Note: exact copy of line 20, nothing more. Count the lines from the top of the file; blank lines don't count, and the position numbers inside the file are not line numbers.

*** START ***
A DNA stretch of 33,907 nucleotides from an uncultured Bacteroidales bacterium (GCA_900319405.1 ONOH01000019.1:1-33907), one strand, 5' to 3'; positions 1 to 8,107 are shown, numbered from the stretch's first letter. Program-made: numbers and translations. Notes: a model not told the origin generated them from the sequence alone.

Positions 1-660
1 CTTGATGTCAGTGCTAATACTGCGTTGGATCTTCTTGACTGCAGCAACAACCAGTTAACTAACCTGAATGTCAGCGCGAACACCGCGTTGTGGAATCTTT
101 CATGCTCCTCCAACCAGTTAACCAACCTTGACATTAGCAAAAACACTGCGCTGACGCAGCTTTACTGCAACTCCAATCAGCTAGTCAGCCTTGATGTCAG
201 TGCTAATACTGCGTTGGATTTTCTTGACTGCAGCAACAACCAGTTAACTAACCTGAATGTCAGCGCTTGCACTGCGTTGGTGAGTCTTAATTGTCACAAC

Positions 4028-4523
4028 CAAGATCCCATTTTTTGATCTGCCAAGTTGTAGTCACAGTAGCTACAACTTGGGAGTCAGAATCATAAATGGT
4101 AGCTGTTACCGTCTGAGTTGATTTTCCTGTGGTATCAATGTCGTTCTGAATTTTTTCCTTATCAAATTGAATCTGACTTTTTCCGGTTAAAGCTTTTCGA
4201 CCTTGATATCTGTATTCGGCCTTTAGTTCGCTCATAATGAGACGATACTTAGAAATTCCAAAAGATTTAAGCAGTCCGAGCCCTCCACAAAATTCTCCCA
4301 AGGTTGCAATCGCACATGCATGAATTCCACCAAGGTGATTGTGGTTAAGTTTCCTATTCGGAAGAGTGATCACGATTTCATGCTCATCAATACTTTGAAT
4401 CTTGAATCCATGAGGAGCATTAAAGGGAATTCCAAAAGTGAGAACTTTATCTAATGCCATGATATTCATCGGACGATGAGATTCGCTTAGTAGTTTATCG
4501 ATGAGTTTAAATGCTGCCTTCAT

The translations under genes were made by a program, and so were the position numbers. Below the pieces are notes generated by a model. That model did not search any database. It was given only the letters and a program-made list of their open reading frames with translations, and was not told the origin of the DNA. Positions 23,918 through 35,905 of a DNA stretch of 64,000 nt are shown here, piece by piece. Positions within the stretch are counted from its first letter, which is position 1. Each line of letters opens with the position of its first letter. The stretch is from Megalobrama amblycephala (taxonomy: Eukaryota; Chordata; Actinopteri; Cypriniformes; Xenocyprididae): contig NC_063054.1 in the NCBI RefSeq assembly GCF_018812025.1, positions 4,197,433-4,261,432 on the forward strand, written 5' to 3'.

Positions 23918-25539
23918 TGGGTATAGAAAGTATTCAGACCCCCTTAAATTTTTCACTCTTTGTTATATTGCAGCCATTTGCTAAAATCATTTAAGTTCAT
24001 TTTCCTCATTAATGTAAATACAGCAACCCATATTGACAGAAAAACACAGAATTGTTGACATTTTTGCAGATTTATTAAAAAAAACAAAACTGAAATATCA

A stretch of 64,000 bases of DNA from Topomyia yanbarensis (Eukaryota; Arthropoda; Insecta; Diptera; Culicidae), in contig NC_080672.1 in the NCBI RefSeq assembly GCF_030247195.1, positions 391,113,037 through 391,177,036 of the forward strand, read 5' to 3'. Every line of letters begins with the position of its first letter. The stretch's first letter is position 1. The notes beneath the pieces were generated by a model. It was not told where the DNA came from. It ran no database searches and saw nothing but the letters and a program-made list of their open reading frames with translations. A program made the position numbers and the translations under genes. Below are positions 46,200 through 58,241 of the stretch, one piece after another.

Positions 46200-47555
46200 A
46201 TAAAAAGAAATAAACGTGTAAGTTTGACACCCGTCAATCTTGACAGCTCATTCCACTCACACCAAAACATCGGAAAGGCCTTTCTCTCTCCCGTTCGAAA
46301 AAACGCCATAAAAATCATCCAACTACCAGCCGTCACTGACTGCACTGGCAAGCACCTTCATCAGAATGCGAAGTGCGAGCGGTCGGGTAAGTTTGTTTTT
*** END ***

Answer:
46201 TAAAAAGAAATAAACGTGTAAGTTTGACACCCGTCAATCTTGACAGCTCATTCCACTCACACCAAAACATCGGAAAGGCCTTTCTCTCTCCCGTTCGAAA